My installation’s title, Interchange, refers to a specific type of traffic junction. At an interchange, two or more roads cross over one another without directly intersecting, allowing traffic to pass through or change direction without slowing down. In lieu of the traditional intersection, at an interchange there is no need for a driver to wait for lights to change, or to negotiate with other motorists and pedestrians. In Non-Places: Introduction to an Anthropology of Supermodernity, anthropologist Marc Augé characterizes the individualized, uninterrupted interchange as a replacement for the slower, more social space of a crossroads. Like Augé’s other examples of non-places, including highways and airports, interchanges are “surrendered to solitary individuality, to the temporary and ephemeral.” They are sterile, dehumanized spaces, emphasizing streamlined individual itinerary at the expense of any opportunity for socialization, exchange with others, or chance experience.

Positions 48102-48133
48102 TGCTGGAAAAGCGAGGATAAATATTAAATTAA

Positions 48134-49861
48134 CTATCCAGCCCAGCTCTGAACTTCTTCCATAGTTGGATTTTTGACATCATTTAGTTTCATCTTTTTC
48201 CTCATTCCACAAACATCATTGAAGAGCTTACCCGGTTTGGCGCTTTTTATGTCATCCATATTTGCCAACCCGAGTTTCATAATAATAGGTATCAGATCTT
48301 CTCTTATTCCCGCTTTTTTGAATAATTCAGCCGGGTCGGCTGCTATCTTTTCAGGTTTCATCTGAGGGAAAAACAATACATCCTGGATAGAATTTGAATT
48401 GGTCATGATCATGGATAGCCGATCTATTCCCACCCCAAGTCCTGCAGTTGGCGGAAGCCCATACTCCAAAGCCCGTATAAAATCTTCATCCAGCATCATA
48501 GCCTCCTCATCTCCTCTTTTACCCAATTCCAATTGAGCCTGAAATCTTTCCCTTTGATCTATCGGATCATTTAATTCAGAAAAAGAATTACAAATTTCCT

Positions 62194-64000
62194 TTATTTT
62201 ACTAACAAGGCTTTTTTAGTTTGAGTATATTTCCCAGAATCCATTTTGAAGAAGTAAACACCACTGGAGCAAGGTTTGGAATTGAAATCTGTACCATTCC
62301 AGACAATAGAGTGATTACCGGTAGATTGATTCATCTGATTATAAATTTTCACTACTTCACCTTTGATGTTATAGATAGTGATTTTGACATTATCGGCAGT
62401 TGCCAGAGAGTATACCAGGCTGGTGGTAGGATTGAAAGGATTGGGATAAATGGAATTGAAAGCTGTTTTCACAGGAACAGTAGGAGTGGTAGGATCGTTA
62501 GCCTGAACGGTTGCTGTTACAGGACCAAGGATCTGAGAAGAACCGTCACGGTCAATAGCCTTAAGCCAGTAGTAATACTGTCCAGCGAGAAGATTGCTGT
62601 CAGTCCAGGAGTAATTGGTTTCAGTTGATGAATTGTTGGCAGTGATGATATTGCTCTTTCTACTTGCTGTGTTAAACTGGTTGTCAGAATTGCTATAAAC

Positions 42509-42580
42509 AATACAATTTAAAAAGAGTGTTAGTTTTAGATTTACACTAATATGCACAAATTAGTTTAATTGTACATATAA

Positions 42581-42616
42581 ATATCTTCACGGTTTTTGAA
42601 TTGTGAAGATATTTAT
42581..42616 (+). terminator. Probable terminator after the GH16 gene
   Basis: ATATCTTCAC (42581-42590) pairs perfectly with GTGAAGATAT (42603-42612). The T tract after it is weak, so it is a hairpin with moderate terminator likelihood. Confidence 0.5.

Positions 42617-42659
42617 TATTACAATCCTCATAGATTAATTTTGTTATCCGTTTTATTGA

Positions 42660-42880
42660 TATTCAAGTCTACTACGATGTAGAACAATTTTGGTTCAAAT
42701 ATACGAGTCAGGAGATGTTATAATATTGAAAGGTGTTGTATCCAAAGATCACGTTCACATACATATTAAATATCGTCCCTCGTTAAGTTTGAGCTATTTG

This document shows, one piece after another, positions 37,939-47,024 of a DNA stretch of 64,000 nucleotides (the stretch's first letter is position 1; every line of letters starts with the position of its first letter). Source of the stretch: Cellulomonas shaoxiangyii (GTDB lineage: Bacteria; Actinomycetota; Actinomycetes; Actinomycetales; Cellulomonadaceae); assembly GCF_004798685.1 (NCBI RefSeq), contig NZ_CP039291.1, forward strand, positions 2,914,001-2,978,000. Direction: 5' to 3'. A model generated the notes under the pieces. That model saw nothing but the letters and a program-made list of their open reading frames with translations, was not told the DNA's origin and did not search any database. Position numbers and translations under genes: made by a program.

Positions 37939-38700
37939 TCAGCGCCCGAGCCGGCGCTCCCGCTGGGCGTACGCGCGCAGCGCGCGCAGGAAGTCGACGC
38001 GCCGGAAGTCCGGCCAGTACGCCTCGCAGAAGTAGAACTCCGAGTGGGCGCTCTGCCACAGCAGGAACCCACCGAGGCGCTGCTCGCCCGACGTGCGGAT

Upon entering Anna Leonowens Gallery 3, you would usually find yourself in a small white-walled room. I built a long corridor of scaffolding and plywood leading to the window on the opposite wall. I intentionally used materials which suggested a state of flux, and the metaphor of a construction site. In my thesis, this is discussed in the context of poet Lisa Robertson’s “soft architecture,” Michel de Certeau’s concept of the city as palimpsest, and Walter Benjamin’s Arcades Project. The gallery lights were left off for the duration of the show; the only light comes from the window.